Day 4 – Sockeyedelic

21 08 2018

Normally the Sockeye run is over at this time of the year.  Fortunately for me a fresh push of fish came in the weekend we arrived.  This would give me a short window of opportunity to put some fish in the freezer.  With that in mind we piled into the boat and headed to The Black Hole (love the names they give these fishing spots).

I figured fishing for Sockeye salmon would be just like fishing for anything else.  Drift a fly into a hole, strip it in and hang on.  Not quite.  Sockeye are continuously moving upstream at about 2 mph until they hit their spawning grounds.  During this time they don’t feed on anything.  Our guide Tim then explained to me how we were going to fish for them……flossing.  I’ve known about this method and have never done it.  Basically you are trying to bring the line through the mouth of the fish and then hook him in the corner of the mouth.  Totally legal but back here in Michigan it is a method that is hotly debated.  Once we got set up I took a position at the head of the hole and started casting.  It took a few minutes but soon I was hooked up with my first Sockeye Salmon.

After that the fish came pretty quickly.  Unfortunately on my second fish I broke my Orvis Helios 2 rod in the first section while fighting a fish.  I brought a spare (Scott Flex 8wt) but I was still pissed that it broke.  As it would turn out I would really put the Scott Flex to the test.  It ended up being my mainstay for the rest of the trip.  I also discovered just how important these fish are to the food chain.  My third fish had a scar on it from a seal.  Tim told me that about 1 out of every 10 fish will have a scar from a seal attack on it.  I ended up catching 5 with scars.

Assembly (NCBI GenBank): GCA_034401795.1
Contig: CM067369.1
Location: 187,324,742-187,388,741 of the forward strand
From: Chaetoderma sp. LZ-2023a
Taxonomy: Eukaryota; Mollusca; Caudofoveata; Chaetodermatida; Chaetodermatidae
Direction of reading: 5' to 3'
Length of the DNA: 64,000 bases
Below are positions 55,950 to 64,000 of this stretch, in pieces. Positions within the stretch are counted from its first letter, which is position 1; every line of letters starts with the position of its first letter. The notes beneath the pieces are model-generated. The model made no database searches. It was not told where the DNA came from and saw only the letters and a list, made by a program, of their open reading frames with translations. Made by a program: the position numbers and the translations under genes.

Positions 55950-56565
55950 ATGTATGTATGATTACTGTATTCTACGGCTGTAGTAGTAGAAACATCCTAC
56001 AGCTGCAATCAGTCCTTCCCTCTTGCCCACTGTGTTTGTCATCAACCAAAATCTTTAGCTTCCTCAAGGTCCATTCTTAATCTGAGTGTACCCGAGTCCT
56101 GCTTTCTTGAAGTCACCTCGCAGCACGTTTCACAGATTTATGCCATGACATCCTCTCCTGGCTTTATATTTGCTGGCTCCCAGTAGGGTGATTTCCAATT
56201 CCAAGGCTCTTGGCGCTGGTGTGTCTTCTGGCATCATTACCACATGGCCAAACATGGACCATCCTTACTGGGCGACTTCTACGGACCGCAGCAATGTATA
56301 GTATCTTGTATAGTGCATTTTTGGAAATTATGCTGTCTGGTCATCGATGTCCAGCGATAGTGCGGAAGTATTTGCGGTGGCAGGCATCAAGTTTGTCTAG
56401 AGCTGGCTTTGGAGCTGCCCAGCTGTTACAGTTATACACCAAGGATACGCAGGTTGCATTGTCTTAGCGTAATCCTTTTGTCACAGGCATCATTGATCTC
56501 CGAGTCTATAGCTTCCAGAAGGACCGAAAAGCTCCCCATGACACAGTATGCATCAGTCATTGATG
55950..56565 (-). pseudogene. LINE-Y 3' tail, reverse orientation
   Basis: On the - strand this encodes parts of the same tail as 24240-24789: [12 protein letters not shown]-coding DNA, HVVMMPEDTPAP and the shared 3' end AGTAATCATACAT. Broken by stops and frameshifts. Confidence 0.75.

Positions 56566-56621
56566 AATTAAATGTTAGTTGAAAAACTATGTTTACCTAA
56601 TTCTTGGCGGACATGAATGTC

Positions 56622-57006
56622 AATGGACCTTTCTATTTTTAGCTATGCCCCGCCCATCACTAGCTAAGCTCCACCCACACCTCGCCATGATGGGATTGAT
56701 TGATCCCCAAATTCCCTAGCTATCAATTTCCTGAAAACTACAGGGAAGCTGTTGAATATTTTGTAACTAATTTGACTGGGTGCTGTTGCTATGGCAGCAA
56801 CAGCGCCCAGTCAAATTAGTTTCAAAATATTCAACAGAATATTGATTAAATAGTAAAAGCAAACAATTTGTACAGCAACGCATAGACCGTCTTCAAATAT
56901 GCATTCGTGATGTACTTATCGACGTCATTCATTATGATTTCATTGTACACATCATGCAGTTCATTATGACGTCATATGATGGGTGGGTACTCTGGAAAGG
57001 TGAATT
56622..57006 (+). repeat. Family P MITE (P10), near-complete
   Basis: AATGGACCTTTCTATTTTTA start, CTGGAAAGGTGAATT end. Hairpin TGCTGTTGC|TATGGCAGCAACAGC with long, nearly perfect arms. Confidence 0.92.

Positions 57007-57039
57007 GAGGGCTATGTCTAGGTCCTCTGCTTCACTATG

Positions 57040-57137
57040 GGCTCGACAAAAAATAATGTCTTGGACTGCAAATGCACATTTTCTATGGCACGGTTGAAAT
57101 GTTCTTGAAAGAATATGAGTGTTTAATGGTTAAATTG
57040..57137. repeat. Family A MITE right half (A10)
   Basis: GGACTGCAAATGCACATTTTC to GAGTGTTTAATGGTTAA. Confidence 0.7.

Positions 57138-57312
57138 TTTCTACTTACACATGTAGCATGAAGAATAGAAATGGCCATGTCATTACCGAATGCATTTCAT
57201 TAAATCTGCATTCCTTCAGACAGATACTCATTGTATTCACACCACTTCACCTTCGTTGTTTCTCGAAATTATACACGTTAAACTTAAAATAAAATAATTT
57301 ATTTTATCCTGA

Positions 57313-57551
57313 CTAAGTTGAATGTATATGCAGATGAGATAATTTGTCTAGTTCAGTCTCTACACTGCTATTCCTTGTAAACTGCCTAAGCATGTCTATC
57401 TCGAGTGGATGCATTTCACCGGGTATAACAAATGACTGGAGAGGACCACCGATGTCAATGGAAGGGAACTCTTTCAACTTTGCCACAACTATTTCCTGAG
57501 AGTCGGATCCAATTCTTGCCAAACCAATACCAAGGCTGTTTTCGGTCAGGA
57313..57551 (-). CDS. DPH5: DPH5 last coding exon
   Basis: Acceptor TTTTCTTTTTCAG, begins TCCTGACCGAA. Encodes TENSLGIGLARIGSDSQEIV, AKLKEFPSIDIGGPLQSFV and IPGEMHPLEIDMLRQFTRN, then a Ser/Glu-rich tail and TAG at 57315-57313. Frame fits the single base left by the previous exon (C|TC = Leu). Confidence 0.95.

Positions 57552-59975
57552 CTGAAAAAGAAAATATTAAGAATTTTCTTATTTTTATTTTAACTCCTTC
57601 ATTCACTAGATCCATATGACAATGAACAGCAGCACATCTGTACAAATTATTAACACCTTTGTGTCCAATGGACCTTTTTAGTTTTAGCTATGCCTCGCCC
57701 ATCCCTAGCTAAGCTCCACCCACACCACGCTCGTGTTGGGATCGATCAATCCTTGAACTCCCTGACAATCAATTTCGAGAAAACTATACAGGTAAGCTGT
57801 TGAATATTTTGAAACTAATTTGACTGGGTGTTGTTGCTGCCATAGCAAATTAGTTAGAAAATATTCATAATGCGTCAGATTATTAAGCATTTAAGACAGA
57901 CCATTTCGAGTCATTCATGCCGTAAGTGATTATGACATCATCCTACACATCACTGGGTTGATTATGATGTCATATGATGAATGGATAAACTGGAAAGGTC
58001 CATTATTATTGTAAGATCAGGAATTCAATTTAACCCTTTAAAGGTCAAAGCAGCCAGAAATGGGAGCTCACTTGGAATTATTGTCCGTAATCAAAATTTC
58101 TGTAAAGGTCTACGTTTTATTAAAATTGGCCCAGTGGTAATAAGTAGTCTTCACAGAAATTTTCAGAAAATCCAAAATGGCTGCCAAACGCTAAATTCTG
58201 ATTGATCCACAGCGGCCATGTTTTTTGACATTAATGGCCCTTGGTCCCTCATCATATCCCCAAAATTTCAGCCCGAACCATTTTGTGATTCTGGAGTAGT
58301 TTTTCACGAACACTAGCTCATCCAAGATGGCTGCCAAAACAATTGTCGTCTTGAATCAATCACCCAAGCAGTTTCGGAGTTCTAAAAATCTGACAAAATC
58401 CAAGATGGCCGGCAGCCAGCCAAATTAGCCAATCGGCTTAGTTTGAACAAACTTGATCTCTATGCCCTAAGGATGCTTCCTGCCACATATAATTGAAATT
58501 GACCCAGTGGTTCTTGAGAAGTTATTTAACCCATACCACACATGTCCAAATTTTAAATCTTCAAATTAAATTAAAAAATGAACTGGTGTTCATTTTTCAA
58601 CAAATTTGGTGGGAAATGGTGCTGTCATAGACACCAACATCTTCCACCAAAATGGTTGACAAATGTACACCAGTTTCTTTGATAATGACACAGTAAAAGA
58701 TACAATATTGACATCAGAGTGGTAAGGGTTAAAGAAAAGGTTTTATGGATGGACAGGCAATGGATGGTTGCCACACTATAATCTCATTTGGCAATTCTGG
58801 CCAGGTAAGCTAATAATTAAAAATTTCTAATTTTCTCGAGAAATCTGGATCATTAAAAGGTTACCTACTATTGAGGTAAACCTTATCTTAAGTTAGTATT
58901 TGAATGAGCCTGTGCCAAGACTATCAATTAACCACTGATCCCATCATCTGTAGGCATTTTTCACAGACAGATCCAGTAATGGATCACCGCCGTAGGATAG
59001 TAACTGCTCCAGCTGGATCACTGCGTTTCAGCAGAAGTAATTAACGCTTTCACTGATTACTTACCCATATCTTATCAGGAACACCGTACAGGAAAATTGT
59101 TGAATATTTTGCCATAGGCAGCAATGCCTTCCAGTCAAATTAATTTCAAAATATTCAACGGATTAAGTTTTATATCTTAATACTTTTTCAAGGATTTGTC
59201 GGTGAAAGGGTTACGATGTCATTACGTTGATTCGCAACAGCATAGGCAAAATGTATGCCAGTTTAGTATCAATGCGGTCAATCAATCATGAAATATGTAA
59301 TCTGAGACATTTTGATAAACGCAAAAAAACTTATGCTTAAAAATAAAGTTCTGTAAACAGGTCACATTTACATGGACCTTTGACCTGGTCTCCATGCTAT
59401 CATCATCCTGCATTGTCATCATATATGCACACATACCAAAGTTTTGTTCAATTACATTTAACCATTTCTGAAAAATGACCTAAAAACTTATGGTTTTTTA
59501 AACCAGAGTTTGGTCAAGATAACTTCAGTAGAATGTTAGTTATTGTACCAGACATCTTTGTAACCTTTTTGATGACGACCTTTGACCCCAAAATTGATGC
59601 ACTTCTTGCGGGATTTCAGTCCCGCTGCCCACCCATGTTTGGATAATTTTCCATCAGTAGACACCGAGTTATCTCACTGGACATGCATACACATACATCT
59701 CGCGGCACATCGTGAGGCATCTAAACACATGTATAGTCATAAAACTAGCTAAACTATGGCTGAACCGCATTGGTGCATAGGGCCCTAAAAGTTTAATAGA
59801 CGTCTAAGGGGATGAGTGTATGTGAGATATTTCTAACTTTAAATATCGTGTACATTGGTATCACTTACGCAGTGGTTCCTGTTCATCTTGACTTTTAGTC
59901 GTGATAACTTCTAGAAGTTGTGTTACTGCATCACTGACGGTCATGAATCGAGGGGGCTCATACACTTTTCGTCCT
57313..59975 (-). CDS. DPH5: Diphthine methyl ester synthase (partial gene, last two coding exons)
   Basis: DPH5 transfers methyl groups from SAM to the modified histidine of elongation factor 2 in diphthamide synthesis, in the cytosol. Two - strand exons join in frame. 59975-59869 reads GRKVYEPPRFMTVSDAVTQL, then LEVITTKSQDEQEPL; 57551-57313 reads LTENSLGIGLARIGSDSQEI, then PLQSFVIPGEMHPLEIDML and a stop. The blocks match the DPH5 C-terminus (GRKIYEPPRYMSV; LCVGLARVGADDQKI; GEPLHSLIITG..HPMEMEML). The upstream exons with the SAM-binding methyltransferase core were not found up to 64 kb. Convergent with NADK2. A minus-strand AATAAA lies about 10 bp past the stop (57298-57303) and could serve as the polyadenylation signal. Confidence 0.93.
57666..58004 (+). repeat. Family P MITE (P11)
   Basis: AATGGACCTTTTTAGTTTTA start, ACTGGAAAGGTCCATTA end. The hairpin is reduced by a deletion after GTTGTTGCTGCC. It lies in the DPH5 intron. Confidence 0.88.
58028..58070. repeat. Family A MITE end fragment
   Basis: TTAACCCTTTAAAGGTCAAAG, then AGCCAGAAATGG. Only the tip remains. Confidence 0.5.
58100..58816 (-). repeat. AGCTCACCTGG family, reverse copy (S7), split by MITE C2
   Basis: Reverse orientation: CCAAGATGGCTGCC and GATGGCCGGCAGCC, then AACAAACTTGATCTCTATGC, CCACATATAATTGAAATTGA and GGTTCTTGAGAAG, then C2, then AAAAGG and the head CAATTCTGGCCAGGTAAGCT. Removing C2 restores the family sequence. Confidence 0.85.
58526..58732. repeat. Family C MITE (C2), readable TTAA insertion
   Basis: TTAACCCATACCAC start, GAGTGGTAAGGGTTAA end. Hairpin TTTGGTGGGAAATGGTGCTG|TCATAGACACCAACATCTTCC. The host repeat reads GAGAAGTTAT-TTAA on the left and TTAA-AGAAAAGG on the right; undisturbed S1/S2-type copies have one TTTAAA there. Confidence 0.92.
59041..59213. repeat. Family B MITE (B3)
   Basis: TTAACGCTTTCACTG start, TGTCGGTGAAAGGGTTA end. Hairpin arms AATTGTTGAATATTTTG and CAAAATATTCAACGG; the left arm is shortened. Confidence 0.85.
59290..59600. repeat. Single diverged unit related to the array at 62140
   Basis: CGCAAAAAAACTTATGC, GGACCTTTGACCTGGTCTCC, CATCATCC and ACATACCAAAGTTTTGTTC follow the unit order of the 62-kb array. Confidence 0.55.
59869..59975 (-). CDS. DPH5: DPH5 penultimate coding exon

These fish we had to let go because the bacteria in the scar ruins the meat.  Because of this it took me a awhile to get my 5 fish limit.  Once I did though I told Tim that John could have my spot.  He was fishing downstream and wasn’t hooking into much of anything.  He wanted to take some fish home as well and I was glad to help him out.

My elbow and wrists were already getting sore so I needed to take a short break.  Once John got his 5 we packed it in.  Between the 3 of us we ended up keeping 13 fish.  Plenty for John and I, Phil didn’t want to take any fish home.  All that was left for this spot was to take a couple of more pics.  This is the picnic table that they use whenever a client wants to have a shore lunch.  Nothing big about a table except that earlier Tim was standing where I took this picture.  He looked up and there was a bear standing on the other side with one paw on the table.  He yelled and the bear ambled off.  Of course I had to go take a picture of the tracks.

From there we headed further upstream to a spot called The Confluence.  This is where the Nonvianuk and Kukaklek rivers merge to form the Alagnak River.  John and Phil would be fishing an eddy where the two rivers merged.  Tim told me to take my Redington Chromer 7 wt switch rod and head upstream a bit and fish the Novianuk.  I made lots of noise as I walked through the grass and waded out to my starting point.  The current was wicked fast and keeping my footing was problematic.  I started casting though and worked my way downstream.  Tim told me to take two steps down after every cast which I did.  At this rate I figured I would be done with this run in about 10 minutes.  This was the first time I had cast this rod and line combo since June so I was trying to test it’s true potential.  So far so good, even Tim commented on how well it seemed to cast.  As I worked my way down I was getting closer to Phil.  I figured that after a few more casts my fly would be ending up right near him and I was starting to debate my WHAM!!!!!!